Getting Started:
Using iSPIN

A convenient way to get started with routine use of Spin is to use the graphical interface iSpin. The graphical interface runs independently from Spin itself, and helps by generating the proper Spin commands based on menu selections. iSpin invoked Spin itself in the background to obtain the desired output, and wherever possible it will attempt to generate a graphical representation of that output. iSpin knows when and how to compile code for the model checkers that Spin can generate, and it knows when and how to execute it, so there is less to remember. For more information on running Spin directly, see the companion document Spin_Verification.html, and to get familiar with it, try the exercises in Spin_Exercises.html.

The description below assumes that the appropriate software packages (spin, ispin, wish for tcl/tk support, optionally the dot tool from the GraphViz distribution, and a standard C compiler such as gcc) have been installed on your system and that all relevant commands are within your search path. If this is not the case, follow the instructions in the README file first.


To start a first session with iSpin, use one of the example Promela specifications from the Examples directory of the Spin distribution. For instance:
    $ cd Examples/LTL
    $ ispin leader.pml
The dollar sign above ($) is the prompt of the command-shell. The next two words are typed by the user. If all is well, after ispin starts up it will print something like the following in its command-log at the bottom of the main window:
     Spin Version 6.3.0 -- 4 May 2014
    iSpin Version 1.1.1 -- 22 February 2014
    TclTk Version 8.5/8.5
    1 leader.pml:1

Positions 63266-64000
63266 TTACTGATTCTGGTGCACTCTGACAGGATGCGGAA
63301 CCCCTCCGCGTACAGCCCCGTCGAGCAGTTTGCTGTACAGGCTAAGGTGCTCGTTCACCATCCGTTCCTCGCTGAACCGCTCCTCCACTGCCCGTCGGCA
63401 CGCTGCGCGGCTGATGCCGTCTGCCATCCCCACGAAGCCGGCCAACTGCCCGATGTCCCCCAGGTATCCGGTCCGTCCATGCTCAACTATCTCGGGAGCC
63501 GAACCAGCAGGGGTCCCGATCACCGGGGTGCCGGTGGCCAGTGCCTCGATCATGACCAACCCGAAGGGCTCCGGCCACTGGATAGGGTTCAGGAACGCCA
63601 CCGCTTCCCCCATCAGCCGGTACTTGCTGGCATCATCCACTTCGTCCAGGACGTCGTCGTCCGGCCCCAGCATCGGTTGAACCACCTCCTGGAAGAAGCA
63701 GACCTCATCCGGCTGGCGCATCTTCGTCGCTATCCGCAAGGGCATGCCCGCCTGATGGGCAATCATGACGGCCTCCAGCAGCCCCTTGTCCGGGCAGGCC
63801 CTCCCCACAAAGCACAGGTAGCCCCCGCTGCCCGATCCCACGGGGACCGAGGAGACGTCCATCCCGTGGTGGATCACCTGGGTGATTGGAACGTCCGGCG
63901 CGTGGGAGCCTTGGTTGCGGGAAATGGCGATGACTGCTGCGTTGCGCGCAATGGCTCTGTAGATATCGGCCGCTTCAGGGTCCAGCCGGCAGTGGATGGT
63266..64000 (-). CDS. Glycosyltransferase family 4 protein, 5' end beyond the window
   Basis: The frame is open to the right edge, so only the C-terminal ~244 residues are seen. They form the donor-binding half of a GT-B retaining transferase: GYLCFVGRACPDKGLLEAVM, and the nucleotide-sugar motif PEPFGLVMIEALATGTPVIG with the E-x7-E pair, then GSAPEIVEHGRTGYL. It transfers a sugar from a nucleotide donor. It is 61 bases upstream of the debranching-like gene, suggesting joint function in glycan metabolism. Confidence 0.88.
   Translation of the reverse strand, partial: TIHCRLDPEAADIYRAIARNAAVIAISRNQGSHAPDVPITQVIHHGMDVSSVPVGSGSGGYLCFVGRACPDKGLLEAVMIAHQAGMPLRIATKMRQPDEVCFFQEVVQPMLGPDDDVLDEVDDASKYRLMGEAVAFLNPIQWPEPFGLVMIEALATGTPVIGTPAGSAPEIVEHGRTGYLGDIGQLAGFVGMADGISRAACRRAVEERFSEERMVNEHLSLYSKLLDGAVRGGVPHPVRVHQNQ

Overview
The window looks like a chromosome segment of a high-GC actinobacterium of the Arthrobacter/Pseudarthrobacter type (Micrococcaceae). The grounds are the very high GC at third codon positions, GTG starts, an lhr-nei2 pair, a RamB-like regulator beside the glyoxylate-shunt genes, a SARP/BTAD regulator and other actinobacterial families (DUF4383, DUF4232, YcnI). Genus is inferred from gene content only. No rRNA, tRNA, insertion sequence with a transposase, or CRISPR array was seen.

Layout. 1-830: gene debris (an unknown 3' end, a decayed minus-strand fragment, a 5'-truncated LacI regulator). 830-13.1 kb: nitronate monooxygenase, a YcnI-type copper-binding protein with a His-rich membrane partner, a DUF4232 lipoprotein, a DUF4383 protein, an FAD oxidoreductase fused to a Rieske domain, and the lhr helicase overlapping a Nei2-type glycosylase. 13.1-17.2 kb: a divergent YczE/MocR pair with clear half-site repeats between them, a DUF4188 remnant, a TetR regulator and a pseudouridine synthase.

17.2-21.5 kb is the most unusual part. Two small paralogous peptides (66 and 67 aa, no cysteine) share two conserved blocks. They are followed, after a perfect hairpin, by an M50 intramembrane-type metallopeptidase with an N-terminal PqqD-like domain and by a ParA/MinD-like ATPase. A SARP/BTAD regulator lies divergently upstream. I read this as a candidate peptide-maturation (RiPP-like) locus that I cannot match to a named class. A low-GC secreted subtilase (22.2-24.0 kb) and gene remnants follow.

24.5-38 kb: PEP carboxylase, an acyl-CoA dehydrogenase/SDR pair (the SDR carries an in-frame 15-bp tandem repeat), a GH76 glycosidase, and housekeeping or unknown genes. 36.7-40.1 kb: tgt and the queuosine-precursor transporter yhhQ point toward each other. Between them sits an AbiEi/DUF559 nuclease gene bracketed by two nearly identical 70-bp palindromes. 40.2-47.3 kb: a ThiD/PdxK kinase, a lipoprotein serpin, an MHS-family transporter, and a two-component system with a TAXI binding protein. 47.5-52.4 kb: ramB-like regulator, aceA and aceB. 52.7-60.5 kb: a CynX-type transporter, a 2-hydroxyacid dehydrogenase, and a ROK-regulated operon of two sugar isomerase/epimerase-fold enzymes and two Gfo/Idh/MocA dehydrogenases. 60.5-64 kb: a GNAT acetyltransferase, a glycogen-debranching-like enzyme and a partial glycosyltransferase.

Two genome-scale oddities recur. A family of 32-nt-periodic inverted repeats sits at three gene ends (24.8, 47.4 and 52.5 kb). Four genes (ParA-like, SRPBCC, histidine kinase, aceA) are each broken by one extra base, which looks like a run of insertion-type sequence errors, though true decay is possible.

All further commands executed in the background, prompted by user selections in the other windows, appear here as well.


You should now have the main iSpin control window on the display, with a Promela specification of the leader election protocol loaded. First, press the Help button in the top menu bar to view the available help topics. Browse some of the topics, and close the Help window when done.

The main text window on the left offers some basic edit and search capabilities. You can scroll through the specification either with button-2 down (on a 3-button mouse), or with the scroll-bar.

You can select text fragments by sweeping the mouse with button-1 (the left-most button) down. Control-C (copy), Control-V (past), and Control-Z (undo) are supported. If you are more comfortable working with another text-editor, a reasonable way of working with iSpin is also to have the text of a specification open in your favorite editor. To update iSpin's view of the file after externally editing it, select ReOpen from the top menu bar.


Still within this first view, you can perform a basic Syntax Check, and a basic check for Redundancies, by selecting the corresponding buttons near the top of the screen. You can also get the Symbol table of the Promela specification printed out in the same way.

The Automata View panel on the right hand side of the screen relies on the availability of the dot tool from the graphviz distribution. If you have it installed, clicking on the automata view button can display each proctype as a graph.

Next, move to the Simulate/Replay tab, at the top-left of the display. This allows you to select a range of parameters for a simulation run. For now, just accept the default settings that are shown, and press the Run button, on the right, to perform a first simulation run.


A Message Sequence Chart will be created in the right mid-panel (assuming your model includes message passing operations of course). Resize it to suit your needs.

The panels on the bottom of the screen contain additional information about the run. The lower-left and lower-right display the current Data Values and Channel Contents respectively, at each point in the run. For very large models, you may want to turn off data value tracking, if it starts slowing down the simulations.

The simulation output itself appears in the middle panel at the bottom. Once a run is completed, or stopped, you can use the Rewind button to go back to the start of the run, and step forwards or backwards through it -- with all values and queue states updated appropriately. You can also click in the message sequence chart or the output panel to move to a specific point in the run.